In Evangelii Gaudium, Pope Francis writes of the need for balance and proportion.
38. It is important to draw out the pastoral consequences of the Council’s teaching, which reflects an ancient conviction of the Church. First, it needs to be said that in preaching the Gospel a fitting sense of proportion has to be maintained. This would be seen in the frequency with which certain themes are brought up and in the emphasis given to them in preaching. For example, if in the course of the liturgical year a parish priest speaks about temperance ten times but only mentions charity or justice two or three times, an imbalance results, and precisely those virtues which ought to be most present in preaching and catechesis are overlooked. The same thing happens when we speak more about law than about grace, more about the Church than about Christ, more about the Pope than about God’s word.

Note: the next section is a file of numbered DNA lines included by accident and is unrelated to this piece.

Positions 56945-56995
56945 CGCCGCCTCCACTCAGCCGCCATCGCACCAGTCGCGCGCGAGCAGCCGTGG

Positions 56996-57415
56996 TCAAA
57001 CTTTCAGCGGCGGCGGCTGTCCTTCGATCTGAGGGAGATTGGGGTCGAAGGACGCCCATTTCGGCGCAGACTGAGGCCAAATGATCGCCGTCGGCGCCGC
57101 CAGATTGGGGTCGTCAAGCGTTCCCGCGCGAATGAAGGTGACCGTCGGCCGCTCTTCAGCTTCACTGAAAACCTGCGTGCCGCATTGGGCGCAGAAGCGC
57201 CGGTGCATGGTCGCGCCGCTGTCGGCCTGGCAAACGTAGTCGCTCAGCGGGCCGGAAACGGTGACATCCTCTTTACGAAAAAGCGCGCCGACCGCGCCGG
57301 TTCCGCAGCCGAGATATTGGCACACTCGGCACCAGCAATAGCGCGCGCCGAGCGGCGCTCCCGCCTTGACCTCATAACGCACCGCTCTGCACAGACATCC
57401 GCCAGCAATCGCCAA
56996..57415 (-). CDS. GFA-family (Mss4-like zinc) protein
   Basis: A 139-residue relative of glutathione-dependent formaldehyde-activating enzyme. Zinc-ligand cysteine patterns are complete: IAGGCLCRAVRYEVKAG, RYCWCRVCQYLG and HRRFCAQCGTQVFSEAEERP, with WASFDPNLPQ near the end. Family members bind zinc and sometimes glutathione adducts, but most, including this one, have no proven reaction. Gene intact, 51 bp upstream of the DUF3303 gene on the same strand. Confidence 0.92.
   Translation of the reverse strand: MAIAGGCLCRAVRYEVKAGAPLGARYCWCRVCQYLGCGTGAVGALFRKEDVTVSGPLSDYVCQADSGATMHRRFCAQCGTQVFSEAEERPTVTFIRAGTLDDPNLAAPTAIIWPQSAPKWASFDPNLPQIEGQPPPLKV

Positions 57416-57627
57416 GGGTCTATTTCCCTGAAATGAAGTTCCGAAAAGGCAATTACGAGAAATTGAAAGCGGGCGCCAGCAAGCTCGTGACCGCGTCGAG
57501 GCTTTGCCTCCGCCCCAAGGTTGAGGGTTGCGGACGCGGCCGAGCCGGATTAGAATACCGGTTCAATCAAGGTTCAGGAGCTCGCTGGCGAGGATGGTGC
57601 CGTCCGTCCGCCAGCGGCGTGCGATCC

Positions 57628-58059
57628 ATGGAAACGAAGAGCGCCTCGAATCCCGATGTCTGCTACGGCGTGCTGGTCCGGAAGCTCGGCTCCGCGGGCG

One of my criticisms of the reform2 movement, to give an example, is the emphasis on the propers as Church texts, not Scriptural texts. They are reduced to formulas for music rather than living expressions of the Word of God.
The notion of balance in preaching is also interesting. I see many laments about the lack of moral preaching, and I have to wonder: do those complaining feel themselves immoral, inclined to have abortions or practice contraception? Pope Francis’s emphasis on grace and mercy is well-placed for most of Catholicism today, I would say.